CYCLING: Madrazo climbs to victory in La Vuelta stage 5; classics in France coming this weekend

A happy Angel Madrazo (ESP), winner of stage 5 of La Vuelta a Espana!

The first shake-up in the leaderboard of the 2019 La Vuelta a Espana came as expected on Wednesday, with a climb to the finish over the final 12 km to the observatory at Javalambre.

The surprise was the winner, Angel Madrazo, 31, a rider for the Spanish Burgos team, which is not a World Tour team. He and teammate Jetse Bol (NED), along with Spanish rider Jose Herrada – from another non-World Tour team, Cofidis – escaped from the pack on the final climb with about 3 km remaining in the 170.7 km route.

Those three finished within 22 seconds, with Madrazo winning and Bol second (+0:10) and Herrada third (+0:22). Then came the more familiar names, with Colombia’s Miguel Angel Lopez at +0:47, and Alejandro Valverde (ESP) and Primoz Roglic (SLO) both 59 seconds back.

That shuffled the race standings, with 16 stages left and a lot more climbing:

1. 18:55:21 Miguel Angel Lopez (COL)
2. +0:14 Primoz Roglic (SLO)
3. +0:23 Nairo Quintana (COL)
4. +0:28 Alejandro Valverde (ESP)
5. +0:57 Nicolas Roche (IRL)

Thursday’s route is a long, hilly stage of 198.9 km with two sharp early climbs and another uphill finish to Ares del Maestrat over the last 8 km. There is a third straight uphill finish on Friday, ending at Mas de la Costa before a hilly stage on Saturday. Summaries so far:

UCI World Tour/La Vuelta a Espana
Spain ~ 24 August-15 September 2019
(Full results here)

Stage 1 (13.4 km Team Time Trial): 1. Astana (KAZ), 14:51; 2. Deceuninck-Quick Step (BEL), 14.53; 3. Team Sunweb (GER), 14:56; 4. EF Education First (USA), 14:58; 5. Bora-hansgrohe (GER), 15:04.

Stage 2 (199.6 km): 1. Nairo Quintana (COL), 5:11:17; 2. Nicholas Roche (IRL), 5:11:22; 3. Primoz Roglic (SLO), 5:11:22; 4. Rigoberto Uran (COL), 5:11:22; 5. Fabio Aru (ITA), 5:11:22.

Stage 3 (188.0 km): 1. Sam Bennett (IRL), 4:25:02; 2. Edward Theuns (BEL), 4:25:02; 3. Luka Mezgec (SLO), 4:25:02; 4. Jon Aberasturi (ESP), 4:25:02; 5. Phil Bauhaus (GER), 4:25:02.

Stage 4 (175.5 km): 1. Fabio Jakobsen (NED), 4:04:16; 2. Bennett (IRL), 4:04;16; 3. Fernando Gaviria (COL), 4:04:16; 4. Mezgec (SLO), 4:04:16; 5. Marc Sarreau (FRA), 4:04:16.

Stage 5 (170.7 km): 1. Jose Madrazo (ESP), 4:58:31; 2. Jetse Bol (NED), 4:58:41; 3. Jose Herrada (ESP), 4:58:53; 4. Miguel Angel Lopez (COL), 4:59:18; 5. Alejandro Valverde (ESP), 4:59:30.

● 29 August ~ Stage 6 (198.9 km): Mora de Rubielos to Ares del Maestrat
● 30 August ~ Stage 7 (183.2 km): Onda to Mas de la Costa
● 31 August ~ Stage 8 (166.9 km): Valls to Igualada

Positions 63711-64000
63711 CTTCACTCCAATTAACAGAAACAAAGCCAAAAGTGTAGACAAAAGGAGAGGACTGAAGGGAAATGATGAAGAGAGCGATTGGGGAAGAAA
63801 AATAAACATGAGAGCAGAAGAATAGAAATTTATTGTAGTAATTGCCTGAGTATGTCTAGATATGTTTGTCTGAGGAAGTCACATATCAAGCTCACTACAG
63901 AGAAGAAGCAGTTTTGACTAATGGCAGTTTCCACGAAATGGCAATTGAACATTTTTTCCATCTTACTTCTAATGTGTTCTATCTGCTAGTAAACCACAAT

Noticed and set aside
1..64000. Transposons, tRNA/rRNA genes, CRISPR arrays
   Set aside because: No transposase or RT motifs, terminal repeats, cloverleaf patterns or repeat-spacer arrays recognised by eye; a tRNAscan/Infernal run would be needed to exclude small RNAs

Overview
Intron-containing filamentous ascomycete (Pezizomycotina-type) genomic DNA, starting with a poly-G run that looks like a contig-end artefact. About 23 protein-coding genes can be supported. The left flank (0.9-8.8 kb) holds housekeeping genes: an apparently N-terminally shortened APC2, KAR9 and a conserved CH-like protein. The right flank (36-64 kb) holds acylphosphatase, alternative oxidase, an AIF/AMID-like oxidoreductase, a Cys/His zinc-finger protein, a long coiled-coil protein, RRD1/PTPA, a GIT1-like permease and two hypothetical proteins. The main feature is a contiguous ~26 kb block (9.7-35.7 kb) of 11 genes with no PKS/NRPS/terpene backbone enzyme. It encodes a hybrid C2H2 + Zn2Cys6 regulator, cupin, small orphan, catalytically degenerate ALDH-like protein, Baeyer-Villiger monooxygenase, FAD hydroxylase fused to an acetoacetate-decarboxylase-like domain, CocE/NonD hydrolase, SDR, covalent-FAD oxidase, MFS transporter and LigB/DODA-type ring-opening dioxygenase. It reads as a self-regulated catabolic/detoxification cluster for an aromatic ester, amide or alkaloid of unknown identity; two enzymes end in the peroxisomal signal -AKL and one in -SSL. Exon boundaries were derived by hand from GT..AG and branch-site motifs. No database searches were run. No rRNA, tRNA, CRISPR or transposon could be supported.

● 1 September ~ Stage 9 (94.4 km): Andorra la Vella to Cortals d’Encamp
● 2 September ~ Rest day
● 3 September ~ Stage 10 (36.2 km (Time Trial) – Jurancon to Pau
● 4 September ~ Stage 11 (180.0 km): Saint-Palais to Urdax-Dantxarinea
● 5 September ~ Stage 12 (171.4 km): Circuito de Navarra to Bilbao
● 6 September ~ Stage 13 (166.4 km): Bilbao to Los Machucos. Monumento Vaca Pasiega
● 7 September ~ Stage 14 (188.0 km): San Vicente de la Barquer to Oviedo
● 8 September ~ Stage 15 (154.4 km): Tineo to Santuario del Acebo
● 9 September ~ Stage 16 (144.4 km): Pravia to Alto de La Cubilla. Lena
● 10 September ~ Rest day
● 11 September ~ Stage 17 (219.6 km): Aranda de Duero to Guadalajara
● 12 September ~ Stage 18 (177.5 km): Colmenar Viejo to Becerril de la Sierra
● 13 September ~ Stage 19 (165.2 km): Ávila to Toledo
● 14 September ~ Stage 20 (190.4 km): Arenas de San Pedro to Plataforma de Gredos
● 15 September ~ Stage 21 (106.6 km): Fuenlabrada to Madrid

Those World Tour riders not in Spain are prepping for the 53rd edition of the Bretagne Classic-Ouest France on Sunday, a hilly course of 251 km starting in Plouay, running to the coast and then back again. The race has eight previous medalists entered:

● Oliver Naesen (BEL) ~ Winner in 2016-18
● Grega Bole (SLO) ~ Winner in 2011
● Elia Viviani (ITA) ~ Winner in 2017
● Giacomo Nizzolo (ITA) ~ Second in 2013
● Michael Valgren (DEN) ~ Second in 2018
● Manuele Mori (ITA) ~ Third in 2006
● Tim Wellens (BEL) ~ Third in 2018
● Ramunas Navardauskas (LTU) ~ Third in 2015

The entire podium from last year is back, as well as the winners of the last three editions of this race. But there are other entries of note, including Greg van Avermaet (BEL), Niki Terpstra (NED), Matej Mohoric (SLO), Tiesj Benott (BEL) and others capable of winning.

Look for results here.

The women’s World Tour race – the 18th Grand Prix de Plouay – will precede the Bretagne Classic on Saturday, with a 128.0 km race that starts with two loops of a 13.9 km, hilly course and then six loops of a hilly 16.7 km route, beginning and ending in Plouay. There are five returning medal winners:

● Eugenia Bujak (SLO) ~ Winner in 2016
● Elena Cecchini (ITA) ~ Second in 2016
● Tiffany Cromwell (AUS) ~ Second in 2012
● Elisa Longo Borghini (ITA) ~ Third in 2012
Coryn Rivera (USA) ~ Third in 2018

Rivera is the only returning medalist from last year, but any race with her, Longo Borghini, Amanda Spratt (RSA) and Leah Kirchmann (CAN) should be pretty entertaining, especially on the final lap. Look for results here.

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